Now to the larger, long run picture. The WB sees a total expenditure of $325 billion over the next 25 years, or about $13 billion per year. This is a lot of money! How is it to be spent?
Investment Requirement to 2020 (in billion $)
Sectors Annual Average Total
1. Social sector 1.0 25.0
2. Urban housing &
infrastructure 4.0 100.0
3. Physical infrastructure 3.0 75.0
4. Industry & Agriculture 4.0 100.0
5. Environment & other 1.0 25.0
TOTAL 13.0 325.0

The WB sees BD as having to attract a good deal of FDI to finance this goal. The CT proposal is a distinct alternative. If we subtract an arbitrary estimate from the numbers above to finance the CT's, since the WB plan is based on what I consider an unrealistic growth of urban areas, we "see" that about $5 billion can be set aside to achieve the goals of the CT's. For 2000 CT's till 2020 we need $50 billion. As those who move into the townships will be expected to pay for their benefits this is an expense but it may not be a cost as much of it will be recovered over time. The land can perhaps be acquired in exchange for the lands of those who are moving in. Regardless, the crude calculation suggests that I can be wrong by a factor of three and still have the CT's as a viable proposition.
On cannot pass by some ancillary benefits. The possibility of using local wealth to provide low-cost financing as an intermediary between Grameen Bank type loans and commercial banks. Or consider some possibilities in physical planning. The most reliable data I have now is that we have 68,000 villages in BD: 13,817,000 households in rural BD, with .07 acres of homestead per household. There are a total of 1,949,000 ponds. Suppose only 80% of the villagers agree to enter the CT's. Just to get some orders of magnitude, what does this mean? 10,000,000 households freeing up about .05 acres each, they need .02 acres each in the CT's, this will save 500,000 acres for fruits and vegetables. Similarly, we free up about 1,500,000 ponds for scientific fisheries. What large implications can this have for nutrition, micro-nutrients and the general health of the populace? These are orders of magnitude that surely require closer examination.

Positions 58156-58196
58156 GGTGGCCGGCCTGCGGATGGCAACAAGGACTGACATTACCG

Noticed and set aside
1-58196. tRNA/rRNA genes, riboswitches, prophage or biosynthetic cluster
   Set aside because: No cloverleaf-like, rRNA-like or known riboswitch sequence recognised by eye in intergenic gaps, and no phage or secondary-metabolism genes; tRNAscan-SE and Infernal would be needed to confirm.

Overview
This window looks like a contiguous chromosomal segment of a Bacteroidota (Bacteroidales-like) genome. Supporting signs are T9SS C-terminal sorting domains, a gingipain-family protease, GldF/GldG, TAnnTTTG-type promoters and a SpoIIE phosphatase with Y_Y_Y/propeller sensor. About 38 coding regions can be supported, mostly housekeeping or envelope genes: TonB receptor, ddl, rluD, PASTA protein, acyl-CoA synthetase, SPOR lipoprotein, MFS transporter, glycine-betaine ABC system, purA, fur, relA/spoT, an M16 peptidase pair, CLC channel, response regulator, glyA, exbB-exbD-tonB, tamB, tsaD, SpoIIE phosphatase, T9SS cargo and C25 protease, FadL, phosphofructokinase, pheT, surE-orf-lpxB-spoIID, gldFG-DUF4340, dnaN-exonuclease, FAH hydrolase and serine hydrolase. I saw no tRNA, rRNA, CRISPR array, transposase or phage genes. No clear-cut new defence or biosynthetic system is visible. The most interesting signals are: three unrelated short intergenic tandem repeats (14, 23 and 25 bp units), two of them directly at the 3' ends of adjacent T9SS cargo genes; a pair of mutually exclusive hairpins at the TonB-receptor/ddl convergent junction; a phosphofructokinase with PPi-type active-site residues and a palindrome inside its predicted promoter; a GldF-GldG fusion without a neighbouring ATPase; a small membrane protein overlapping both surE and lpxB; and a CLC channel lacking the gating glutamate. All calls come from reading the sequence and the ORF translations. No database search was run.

How will CT's help economic growth?
First of all, they will at least provide for the 35-40 million who are 'missing a home' in the WB plan. To say more requires some preliminaries about the nature of Economic Growth.
The major problem is said to be population control. From a policy viewpoint, this is a mistake. First, due to the age-structure of the population, the only way population growth will stop is if we legitimize killing people. Second, it is not at all clear that increased populations necessarily reduce food availability. The graph of population density against food availability is positively sloped over any reasonable length of time. Third, Malthusian fears probably do more harm in guiding policy than would a policy that simply ignored the population problem. Fourth, fertility is already declining very sharply in countries such as BD. There are reasons to believe that this is due more to women's awareness and to social changes than to the variables posited by economists. Finally, of all the variables used to predict actual family size, the most effective by far is 'desired family size'. Real change occurs when people change their minds. Economists have too narrow a focus when they try to make social change a corollary of economic change. Insofar as attitudes are mostly changed by social interaction, the CT's will provide the maximal potential for reducing future population.